Neil Dacosta

03.07.2012 in00:08 in Creative,photoart -->


“We wanted to acknowledge the end of an era in a visual way that would bring the conversation to the creative community,” says Phillips. “The incongruity of the astronaut in these situations is, we hope, compelling and humorous, and we hope that we’re encouraging a younger audience to pay attention to what’s going on.”

In February, President Barack Obama’s budget announcement signaled the end of the shuttle program in order to “focus instead on radically new space technologies,” bringing added significance to Atlantis’ last launch and final landing.

“I understand that some believe that we should return to the surface of the moon but I have to say this bluntly, we have been there before,” said Obama on April 15, 2010.

Obama’s pragmatism is in sharp contrast to the Cold War era rallying of John F. Kennedy who, on Sept. 12, 1962, orated:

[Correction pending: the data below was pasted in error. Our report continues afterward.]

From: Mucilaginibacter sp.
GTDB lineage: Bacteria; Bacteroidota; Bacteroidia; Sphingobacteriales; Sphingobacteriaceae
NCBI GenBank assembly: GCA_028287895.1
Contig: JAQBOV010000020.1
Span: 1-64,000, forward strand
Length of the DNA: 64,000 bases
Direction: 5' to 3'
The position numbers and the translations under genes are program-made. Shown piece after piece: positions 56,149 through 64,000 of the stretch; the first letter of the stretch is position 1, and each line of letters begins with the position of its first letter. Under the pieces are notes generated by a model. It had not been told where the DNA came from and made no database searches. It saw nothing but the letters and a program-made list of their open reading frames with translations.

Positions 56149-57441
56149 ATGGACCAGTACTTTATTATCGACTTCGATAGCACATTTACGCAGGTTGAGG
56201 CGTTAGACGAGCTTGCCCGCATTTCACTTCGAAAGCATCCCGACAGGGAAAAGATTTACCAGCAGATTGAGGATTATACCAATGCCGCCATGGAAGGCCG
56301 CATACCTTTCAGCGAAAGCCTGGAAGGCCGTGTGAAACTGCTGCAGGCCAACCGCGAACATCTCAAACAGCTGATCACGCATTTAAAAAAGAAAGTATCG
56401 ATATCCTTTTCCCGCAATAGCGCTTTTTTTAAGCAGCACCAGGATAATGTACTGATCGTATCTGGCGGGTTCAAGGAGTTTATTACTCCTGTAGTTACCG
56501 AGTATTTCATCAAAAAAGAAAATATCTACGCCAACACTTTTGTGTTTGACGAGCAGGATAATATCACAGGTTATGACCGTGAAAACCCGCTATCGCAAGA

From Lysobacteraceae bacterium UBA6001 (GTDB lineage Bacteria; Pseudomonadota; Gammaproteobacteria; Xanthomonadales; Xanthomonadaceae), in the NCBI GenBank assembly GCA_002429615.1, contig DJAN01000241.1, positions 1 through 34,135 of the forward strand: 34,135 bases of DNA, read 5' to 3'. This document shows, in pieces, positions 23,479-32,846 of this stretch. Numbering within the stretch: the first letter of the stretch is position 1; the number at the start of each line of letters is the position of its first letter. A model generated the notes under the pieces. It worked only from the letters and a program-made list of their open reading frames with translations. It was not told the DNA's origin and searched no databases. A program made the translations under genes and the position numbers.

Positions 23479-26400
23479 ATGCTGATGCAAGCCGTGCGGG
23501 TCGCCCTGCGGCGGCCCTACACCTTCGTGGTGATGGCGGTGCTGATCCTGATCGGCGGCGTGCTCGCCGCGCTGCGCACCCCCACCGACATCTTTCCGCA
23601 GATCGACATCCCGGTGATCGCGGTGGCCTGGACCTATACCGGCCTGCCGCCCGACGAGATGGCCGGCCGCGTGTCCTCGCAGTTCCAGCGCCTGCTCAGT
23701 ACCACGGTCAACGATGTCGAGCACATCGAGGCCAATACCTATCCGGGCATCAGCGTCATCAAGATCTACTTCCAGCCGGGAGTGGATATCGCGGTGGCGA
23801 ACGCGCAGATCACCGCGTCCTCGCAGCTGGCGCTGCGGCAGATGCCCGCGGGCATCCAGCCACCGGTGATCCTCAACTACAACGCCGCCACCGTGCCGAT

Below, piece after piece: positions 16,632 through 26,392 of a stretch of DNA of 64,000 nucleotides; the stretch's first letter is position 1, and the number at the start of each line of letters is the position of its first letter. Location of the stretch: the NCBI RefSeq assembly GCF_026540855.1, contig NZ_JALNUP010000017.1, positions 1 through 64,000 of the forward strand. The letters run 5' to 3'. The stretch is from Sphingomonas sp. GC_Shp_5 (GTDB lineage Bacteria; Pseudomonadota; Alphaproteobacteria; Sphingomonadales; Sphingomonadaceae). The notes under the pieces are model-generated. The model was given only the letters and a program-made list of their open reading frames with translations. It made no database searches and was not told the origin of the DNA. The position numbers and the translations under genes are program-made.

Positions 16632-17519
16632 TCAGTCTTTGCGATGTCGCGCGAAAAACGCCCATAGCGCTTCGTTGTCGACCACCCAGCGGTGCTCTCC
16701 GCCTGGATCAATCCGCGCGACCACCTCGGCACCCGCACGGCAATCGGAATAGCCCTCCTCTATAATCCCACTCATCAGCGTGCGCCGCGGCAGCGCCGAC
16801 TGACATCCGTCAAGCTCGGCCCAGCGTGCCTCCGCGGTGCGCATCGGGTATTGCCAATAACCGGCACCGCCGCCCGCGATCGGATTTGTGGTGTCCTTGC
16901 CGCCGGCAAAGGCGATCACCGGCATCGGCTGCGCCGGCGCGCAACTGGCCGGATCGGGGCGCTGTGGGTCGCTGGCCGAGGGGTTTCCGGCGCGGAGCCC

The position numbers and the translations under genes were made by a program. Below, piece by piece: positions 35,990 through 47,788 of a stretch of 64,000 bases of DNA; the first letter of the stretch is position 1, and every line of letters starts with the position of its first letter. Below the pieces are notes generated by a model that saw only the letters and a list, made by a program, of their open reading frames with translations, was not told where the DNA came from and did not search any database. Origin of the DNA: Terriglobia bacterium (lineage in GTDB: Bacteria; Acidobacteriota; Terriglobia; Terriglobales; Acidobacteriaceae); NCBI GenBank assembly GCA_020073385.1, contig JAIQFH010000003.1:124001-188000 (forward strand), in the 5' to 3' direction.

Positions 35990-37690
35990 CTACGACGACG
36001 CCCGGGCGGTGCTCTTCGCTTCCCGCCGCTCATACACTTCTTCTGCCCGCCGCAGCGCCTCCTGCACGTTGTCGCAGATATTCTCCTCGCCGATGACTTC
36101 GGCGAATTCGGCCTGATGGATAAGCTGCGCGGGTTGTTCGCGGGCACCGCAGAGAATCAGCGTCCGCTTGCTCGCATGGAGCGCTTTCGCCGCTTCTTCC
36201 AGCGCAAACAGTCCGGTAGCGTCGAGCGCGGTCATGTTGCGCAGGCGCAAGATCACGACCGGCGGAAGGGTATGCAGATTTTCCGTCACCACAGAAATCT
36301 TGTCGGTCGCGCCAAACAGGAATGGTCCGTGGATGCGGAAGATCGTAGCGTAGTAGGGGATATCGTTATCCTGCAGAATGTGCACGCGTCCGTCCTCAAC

We choose to go to the moon in this decade and do the other things, not because they are easy, but because they are hard, because that goal will serve to organize and measure the best of our energies and skills, because that challenge is one that we are willing to accept, one we are unwilling to postpone, and one which we intend to win, and the others, too.

“We were inspired by JFK’s historic speech at Rice University which speaks to the achievements and aspirations of the times, and to recognize that the power of the sentiment is still relevant today,” says Phillips.

DaCosta and Phillips shot the project in Portland, Oregon, over two days, using a suit sourced from a Hollywood prop house that supplies replica space suits to the film industry.

Series: Astronaut Suicides…